Welcome to the latest in a series of columns on Pocket Gamer. We've sought out the best writers in the industry and given them a platform. The marvellous Susan Arendt is unearthing indie gems for us. This week she reveals how the adventure game Agent A: A Puzzle In Disguise makes us feel, well, cool...
I have always wanted to be a spy. Not a real spy, of course, because it turns out that actual spycraft is pretty boring. Lots of sifting through information and data mining. No, I mean the kind of spy who decodes secret messages and dodges sharks while tossing bon mots at her arch-enemy. Where saving the world from lasers (it’s always lasers) involves brain power, not an itchy trigger finger. In other words, I’ve always wanted to be Agent A.
Agent A has this wonderful neo-retro feel to it that fits in perfectly with the classic spy fantasy. Your foe, the nefarious Ruby LaRouge, slinks around in neckscarves and pencil skirts, chuckling at you via monitor as you search her house for clues. You can tell she’s evil because she’s French and has a mean cat. Oh, and she blew up an entire cruise ship, that’s also a bit of a red flag.
Only the first two episodes of Agent A were available when I first played it, but now another two have been released and the difference between my overall experience shocked me. The first time around, I thought it was a cute adventure game with a great aesthetic, but that was all. Being able to work through more of the story and explore more of Ruby’s house really helped sell the whole superspy experience, though, as I solved confounding codes, fiddled with lasers (it’s always lasers) and even befriended a very helpful mouse. Finding some tape so I could fix the conn tower to get a warning out to a fellow agent is exactly the kind of thing a spy should be doing, and if I accidentally broke a jet-pack along the way, who’s to judge? Also, if something’s that fragile, maybe you shouldn’t have it sitting out where anybody can play with it.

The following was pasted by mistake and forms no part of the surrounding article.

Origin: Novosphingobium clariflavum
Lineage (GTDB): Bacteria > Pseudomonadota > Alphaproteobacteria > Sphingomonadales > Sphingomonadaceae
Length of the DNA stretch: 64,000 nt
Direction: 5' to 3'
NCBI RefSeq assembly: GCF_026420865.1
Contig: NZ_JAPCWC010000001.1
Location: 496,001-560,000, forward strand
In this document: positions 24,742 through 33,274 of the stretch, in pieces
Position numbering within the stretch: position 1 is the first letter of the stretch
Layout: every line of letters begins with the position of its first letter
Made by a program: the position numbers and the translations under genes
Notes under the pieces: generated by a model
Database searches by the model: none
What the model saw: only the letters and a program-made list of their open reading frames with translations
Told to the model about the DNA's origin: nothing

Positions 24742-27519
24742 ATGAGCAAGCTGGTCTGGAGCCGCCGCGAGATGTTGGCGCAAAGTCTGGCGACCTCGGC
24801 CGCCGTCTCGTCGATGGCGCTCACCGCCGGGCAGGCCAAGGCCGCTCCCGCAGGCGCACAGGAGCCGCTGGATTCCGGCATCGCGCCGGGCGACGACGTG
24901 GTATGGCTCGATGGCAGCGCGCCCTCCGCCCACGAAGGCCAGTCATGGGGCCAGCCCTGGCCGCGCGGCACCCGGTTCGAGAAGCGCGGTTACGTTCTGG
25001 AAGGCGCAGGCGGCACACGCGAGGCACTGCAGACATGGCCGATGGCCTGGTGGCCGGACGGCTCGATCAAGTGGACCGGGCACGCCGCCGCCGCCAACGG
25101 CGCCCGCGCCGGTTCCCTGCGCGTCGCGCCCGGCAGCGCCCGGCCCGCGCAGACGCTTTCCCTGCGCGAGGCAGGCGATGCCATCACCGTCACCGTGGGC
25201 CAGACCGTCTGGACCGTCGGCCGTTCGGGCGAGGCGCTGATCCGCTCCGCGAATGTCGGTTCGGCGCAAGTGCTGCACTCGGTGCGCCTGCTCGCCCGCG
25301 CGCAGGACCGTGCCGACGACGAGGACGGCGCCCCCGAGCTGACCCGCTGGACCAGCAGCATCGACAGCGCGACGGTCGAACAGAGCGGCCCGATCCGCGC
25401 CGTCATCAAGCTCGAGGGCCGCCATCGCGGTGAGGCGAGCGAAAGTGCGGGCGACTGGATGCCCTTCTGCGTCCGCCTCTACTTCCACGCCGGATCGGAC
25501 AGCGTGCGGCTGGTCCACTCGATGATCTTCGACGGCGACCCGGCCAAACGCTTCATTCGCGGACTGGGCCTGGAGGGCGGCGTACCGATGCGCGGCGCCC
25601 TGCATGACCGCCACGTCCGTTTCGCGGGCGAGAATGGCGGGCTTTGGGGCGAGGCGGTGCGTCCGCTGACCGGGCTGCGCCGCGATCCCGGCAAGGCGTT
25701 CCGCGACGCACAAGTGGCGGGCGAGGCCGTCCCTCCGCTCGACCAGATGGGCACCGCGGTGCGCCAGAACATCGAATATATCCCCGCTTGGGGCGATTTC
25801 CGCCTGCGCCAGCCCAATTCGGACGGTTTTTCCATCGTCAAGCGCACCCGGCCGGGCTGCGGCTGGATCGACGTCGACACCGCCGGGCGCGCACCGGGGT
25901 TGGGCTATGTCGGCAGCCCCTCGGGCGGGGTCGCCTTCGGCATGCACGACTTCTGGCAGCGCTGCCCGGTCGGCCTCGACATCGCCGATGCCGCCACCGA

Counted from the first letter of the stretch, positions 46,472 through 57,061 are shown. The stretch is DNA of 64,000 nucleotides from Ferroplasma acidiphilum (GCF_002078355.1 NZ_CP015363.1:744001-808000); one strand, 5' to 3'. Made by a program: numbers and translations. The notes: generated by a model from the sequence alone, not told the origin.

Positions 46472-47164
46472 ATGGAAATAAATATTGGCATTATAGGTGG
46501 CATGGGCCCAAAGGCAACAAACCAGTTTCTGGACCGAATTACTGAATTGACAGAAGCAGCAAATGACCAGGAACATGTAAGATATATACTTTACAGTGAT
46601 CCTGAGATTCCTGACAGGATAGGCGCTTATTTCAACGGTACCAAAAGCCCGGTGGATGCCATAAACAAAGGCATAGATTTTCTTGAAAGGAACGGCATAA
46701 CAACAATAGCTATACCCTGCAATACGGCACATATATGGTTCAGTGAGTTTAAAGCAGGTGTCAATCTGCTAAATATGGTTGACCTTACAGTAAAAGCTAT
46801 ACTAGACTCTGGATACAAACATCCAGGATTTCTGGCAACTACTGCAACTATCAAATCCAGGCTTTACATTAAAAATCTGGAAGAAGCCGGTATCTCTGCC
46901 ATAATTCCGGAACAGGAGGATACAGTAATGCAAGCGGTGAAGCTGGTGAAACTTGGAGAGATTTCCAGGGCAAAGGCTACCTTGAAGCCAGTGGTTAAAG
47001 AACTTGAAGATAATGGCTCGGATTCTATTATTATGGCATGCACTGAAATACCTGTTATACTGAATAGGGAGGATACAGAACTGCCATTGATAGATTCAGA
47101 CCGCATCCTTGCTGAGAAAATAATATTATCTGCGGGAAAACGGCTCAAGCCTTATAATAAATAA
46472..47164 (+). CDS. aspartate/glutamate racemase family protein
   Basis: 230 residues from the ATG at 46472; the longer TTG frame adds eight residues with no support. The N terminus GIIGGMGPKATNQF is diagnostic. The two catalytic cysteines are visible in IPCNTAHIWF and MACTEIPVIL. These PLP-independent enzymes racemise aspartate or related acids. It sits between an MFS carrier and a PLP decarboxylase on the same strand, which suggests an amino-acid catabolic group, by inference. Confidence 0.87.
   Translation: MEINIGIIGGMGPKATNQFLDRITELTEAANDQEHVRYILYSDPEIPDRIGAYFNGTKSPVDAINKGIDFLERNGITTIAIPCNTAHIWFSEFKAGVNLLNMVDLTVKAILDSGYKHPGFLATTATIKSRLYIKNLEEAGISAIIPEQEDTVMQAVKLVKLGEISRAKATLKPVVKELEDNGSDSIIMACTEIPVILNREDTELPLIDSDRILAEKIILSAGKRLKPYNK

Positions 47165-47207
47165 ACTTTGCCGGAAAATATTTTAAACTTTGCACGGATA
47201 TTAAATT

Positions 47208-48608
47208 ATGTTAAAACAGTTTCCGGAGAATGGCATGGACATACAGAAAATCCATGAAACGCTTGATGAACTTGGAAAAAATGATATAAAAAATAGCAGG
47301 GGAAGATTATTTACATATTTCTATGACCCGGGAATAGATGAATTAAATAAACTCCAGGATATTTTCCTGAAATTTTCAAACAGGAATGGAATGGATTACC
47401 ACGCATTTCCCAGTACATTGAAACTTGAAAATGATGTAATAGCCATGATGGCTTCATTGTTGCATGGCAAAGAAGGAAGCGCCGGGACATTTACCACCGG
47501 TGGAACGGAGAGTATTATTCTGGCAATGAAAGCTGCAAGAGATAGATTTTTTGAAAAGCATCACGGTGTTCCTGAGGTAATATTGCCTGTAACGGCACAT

Agent A knows exactly what it wants to be, and uses that to make its puzzles both more entertaining and more devious. The simple conundrum of how to get a key from the bottom of a fish tank becomes far more fun when the reason you can’t simply dive in is the tank is home to several hungry sharks. What, like a super evil agent is going to have a koi pond? HA! Practically every room in Ruby’s house is under some kind of surveillance, but perhaps that could be used to your benefit somehow. And her fondness for expensive art is rather suspicious; perhaps there’s more to that painting than meets the eye.
Once you start buying into the spy-vs-spy fiction, the puzzles take on a life of their own and your perception of the well-worn adventure game experience changes. You’re not just moving from room to room, shoving whatever junk there is into your pocket so you can use it on whatever the right hot spot turns out to be.
At first, you’re a highly-trained secret agent, quietly searching Ruby’s house to find some lead as to what her plans might be. But then you’re discovered and it’s a race against time to escape! You’ll have to use whatever is at hand to foil Ruby’s traps and locks, because that’s what a resourceful agent does. All you’ve got is a cell phone and a bucket? Not a problem because you’re Agent A! Making up your own theme music is not required, but is highly recommended.
Sometimes you want games to challenge you and push the limits of your skills. Other times you want something relaxing or soothing. And sometimes you just plain want to feel cool. Agent A takes me to a place where spies lock safes with colour-coded combinations, rather than flooding Facebook with false information. That wonderful world where villains can be bested with a bit of cleverness and properly chilled champagne. And as for the jet-pack, well. Don’t put a red button on something if you don’t want random passers-by to press it. I’m just saying.Read our original walkthrough for Agent A. We'll be sharing more insight into indie classics every week. Bookmark Susan Arendt's page now! And check out Jon Jordan's insight into gaming trends on Mondays, and Harry's Hot Takes every Friday.